What Can I Expect Looking to the Future? I fully anticipate that technology will allow more and more families to manage the medical conditions of their family members from home rather than needing to be seen by the doctor all the time. Expect more studies that look at using technology to help families and doctors share information together for better care. Digital systems that support making the right decision at the right time for the right patient (your child) will be further developed and evaluated.]]>
Mon, 09 Mar 2015 00:00:00 -0400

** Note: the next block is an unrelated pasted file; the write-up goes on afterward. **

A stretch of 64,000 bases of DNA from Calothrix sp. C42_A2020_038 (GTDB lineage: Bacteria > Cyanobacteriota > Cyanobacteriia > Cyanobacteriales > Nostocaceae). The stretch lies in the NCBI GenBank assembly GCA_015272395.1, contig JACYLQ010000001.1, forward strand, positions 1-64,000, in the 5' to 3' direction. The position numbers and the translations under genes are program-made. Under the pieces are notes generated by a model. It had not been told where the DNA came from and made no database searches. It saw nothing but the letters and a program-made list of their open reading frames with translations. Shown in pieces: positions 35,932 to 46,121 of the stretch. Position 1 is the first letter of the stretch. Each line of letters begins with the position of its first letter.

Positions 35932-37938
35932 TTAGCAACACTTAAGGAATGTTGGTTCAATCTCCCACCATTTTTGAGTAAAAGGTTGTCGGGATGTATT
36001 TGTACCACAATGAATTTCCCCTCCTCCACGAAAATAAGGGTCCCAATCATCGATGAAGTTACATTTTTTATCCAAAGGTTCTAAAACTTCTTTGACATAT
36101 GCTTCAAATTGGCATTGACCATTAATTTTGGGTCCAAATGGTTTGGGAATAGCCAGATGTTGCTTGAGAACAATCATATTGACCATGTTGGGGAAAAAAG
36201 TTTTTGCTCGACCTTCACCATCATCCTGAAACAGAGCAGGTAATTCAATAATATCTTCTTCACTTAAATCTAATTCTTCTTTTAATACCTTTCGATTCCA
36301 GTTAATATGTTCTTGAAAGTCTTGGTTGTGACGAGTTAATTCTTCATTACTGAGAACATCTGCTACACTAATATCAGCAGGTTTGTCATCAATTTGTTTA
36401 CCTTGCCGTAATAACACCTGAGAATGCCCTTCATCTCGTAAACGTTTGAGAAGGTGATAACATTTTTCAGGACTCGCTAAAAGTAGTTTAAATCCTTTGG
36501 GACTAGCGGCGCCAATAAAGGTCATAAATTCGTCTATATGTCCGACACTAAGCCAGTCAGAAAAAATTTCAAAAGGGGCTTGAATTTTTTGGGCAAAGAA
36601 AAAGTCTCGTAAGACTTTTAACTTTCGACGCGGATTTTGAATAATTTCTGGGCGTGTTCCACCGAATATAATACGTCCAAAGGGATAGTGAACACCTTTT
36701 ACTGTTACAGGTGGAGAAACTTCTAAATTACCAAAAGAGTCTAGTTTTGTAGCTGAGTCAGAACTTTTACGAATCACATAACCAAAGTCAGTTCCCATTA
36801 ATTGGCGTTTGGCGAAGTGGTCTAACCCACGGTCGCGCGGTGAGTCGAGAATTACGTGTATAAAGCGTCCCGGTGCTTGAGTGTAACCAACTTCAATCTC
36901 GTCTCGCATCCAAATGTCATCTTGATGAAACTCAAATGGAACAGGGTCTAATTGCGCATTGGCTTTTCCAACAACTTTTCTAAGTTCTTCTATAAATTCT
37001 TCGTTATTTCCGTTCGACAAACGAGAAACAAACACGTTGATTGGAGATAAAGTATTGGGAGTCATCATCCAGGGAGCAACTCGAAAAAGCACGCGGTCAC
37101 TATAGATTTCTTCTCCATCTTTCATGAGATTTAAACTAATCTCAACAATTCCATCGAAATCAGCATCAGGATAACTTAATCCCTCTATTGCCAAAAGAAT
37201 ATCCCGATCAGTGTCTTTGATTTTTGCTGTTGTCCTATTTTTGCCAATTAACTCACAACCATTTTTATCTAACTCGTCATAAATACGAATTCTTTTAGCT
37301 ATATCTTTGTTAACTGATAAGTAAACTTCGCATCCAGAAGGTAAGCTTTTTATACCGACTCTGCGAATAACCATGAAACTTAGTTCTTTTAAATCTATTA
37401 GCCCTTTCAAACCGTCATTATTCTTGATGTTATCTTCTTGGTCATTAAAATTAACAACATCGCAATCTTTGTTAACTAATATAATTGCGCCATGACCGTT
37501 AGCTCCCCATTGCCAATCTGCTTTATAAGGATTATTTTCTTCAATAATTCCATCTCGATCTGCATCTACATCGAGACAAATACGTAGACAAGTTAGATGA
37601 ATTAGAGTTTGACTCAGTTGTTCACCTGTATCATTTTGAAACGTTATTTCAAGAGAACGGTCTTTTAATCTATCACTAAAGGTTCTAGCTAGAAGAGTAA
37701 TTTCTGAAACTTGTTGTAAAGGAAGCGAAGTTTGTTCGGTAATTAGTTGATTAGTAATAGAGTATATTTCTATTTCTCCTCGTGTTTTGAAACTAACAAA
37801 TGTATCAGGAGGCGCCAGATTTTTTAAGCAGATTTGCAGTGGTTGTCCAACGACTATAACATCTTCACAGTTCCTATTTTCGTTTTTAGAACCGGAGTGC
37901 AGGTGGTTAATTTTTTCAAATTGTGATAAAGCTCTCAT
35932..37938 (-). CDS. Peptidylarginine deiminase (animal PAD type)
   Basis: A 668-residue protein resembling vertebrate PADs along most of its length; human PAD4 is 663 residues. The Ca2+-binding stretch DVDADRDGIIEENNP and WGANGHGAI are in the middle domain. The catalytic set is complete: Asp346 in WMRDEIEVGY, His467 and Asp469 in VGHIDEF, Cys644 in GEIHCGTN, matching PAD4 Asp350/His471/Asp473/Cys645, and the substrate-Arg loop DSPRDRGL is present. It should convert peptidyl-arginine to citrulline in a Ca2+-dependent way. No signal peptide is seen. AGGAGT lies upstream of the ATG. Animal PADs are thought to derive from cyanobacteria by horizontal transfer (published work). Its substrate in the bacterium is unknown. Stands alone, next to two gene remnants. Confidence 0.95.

21% of Teen Girls Report Dating Violence More than 1 in 5 high school girls has been physically or sexually assaulted by someone she dated,...                    What Is the Doctor's Reaction? Teen dating violence is far more common than we realized. For many years, the United States has been collecting information about physical violence in teen dating, using the Youth Risk Behavior Survey. Thousands of public school students around the country take this survey. It asks all sorts of questions about things like drug use, smoking and sex. It also asks about signs of depression, whether students have been bullied and whether they get into fights. It is a very important survey that helps us understand what youth are doing -- and how best to help them. For more than a decade, there was a single question about teen dating violence. It said, "During the past 12 months, did your boyfriend or girlfriend ever hit, slap or physically hurt you on purpose?" Using this question, about 9% of both boys and girls (the number has remained pretty steady) reported dating violence. But experts worried that this question might be confusing. Because of where the words "on purpose" were in the sentence, it might seem like hitting by accident or as play would be included. Teens also might think the question applied only to people in serious relationships.  Also, the question didn't address how often the violence was happening. So researchers decided to change the question. The new question was: "During the past 12 months, how many times did someone you were dating or going out with physically hurt you on purpose?" And they added this question about sexual violence: "During the past 12 months, how many times did someone you were dating or going out with force you to do sexual things that you did not want to do?" The results were scary. With these new questions, 21% of girls and 10% of boys reported dating violence. This is scary not just because of the violence itself, but also because of what teen dating violence can lead to. For example, teens who reported dating violence were more likely to drink alcohol, get into fights, be bullied or bully others, and think about suicide. What Changes Can I Make Now? It is crucial to educate teens and everyone who interacts with them about healthy and unhealthy relationships. These are some signs of an unhealthy relationship: